The new regulatory framework became effective on January 1, 2014, subject to certain transitional rules. Therefore when referring to the results according to the transitional rules we use the term “CRR/CRD 4”. When referring to our results according to the full application of the final envisaged framework (and thus without consideration of applicable transitional methodology), we use the term “CRR/CRD 4 fully loaded”. In some cases, CRR/CRD 4 left in place unchanged transitional rules that had been adopted in earlier capital adequacy frameworks through Basel 2.5 regarding the risk weighting of certain categories of assets. These include rules permitting the grandfathering of equity investments at a risk-weight of 100 % and allowing the selection of the greater position of long and short positions as the basis for measurement in the Market Risk Standardized Approach rather than the sum of both long and short positions. In these cases, our CRR/CRD 4 methodology assumes that the impact of the expiration of these transitional rules will be mitigated through sales of the underlying assets or other measures prior to the expiration of the grandfathering provisions.

The new minimum capital ratios are being phased in until 2015. Most regulatory adjustments (i.e., capital deductions and regulatory filters) are being phased in through 2018. Capital instruments that no longer qualify under the new rules are being phased out through 2022. New capital buffer requirements are being phased in by 2019. Although they are subject to supervisory reporting starting from 2014, binding minimum requirements for short-term liquidity will be introduced in 2015 and a standard for longer term liquidity is expected to become effective in 2018. The introduction of a binding leverage ratio is expected from 2018 following disclosure of the ratio starting in 2015.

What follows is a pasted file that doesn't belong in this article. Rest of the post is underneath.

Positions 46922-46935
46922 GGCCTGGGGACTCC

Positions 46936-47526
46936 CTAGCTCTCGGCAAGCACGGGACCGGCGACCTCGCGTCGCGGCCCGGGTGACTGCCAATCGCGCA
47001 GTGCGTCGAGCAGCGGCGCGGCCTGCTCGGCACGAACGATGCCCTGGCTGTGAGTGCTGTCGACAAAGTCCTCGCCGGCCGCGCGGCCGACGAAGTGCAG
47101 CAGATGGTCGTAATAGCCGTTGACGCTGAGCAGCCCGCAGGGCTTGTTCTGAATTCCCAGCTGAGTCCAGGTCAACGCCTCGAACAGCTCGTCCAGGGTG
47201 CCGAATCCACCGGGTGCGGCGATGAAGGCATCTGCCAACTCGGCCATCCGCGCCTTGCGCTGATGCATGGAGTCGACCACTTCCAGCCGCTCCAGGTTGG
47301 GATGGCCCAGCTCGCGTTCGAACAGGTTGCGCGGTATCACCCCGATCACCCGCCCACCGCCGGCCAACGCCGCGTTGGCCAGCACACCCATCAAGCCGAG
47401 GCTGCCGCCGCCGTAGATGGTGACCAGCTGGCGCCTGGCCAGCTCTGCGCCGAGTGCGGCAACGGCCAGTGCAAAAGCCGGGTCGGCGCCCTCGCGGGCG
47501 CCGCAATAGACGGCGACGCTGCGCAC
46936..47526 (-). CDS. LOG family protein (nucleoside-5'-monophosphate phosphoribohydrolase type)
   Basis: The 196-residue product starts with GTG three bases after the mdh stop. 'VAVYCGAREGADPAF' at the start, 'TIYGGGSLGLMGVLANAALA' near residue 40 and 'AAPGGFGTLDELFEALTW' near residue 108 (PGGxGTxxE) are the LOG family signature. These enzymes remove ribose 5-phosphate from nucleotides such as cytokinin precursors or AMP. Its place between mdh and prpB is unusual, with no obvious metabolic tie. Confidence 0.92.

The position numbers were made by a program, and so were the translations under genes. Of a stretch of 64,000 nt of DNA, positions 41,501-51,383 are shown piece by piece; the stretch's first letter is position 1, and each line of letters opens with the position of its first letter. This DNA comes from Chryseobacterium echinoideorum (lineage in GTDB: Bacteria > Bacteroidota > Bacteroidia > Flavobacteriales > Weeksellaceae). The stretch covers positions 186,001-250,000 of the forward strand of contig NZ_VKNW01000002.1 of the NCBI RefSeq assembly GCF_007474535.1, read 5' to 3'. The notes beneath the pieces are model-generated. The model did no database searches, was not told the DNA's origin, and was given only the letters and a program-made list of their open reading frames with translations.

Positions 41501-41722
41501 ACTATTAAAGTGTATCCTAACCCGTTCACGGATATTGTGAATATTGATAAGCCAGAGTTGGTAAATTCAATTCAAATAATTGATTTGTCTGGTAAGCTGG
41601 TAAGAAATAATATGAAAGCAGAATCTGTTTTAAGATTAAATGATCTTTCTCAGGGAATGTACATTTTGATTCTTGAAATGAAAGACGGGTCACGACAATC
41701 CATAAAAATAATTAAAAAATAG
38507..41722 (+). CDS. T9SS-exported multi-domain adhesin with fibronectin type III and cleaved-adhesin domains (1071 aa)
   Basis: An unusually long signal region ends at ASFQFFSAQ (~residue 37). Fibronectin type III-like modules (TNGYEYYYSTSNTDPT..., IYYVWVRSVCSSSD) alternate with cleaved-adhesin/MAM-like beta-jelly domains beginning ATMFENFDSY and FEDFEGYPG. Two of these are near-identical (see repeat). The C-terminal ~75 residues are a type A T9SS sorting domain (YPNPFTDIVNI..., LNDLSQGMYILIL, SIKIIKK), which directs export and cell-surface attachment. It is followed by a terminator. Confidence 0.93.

In addition to tightening capital requirements the CRR/CRD 4 framework also changed some of the nomenclatures relating to capital adequacy and regulatory capital, such as the use of the term Common Equity Tier 1 in place of the term Core Tier 1.

As there are still some interpretation uncertainties with regard to the CRR/CRD 4 rules and some of the related binding Technical Standards are not yet finally available, we will continue to refine our assumptions and models as our and the industry’s understanding and interpretation of the rules evolve. In this light, our CRR/CRD 4 measures may differ from our earlier expectations, and as our competitors’ assumptions and estimates regarding such implementation may also vary, our CRR/CRD 4 measures may not be comparable with similarly labeled measures used by our competitors.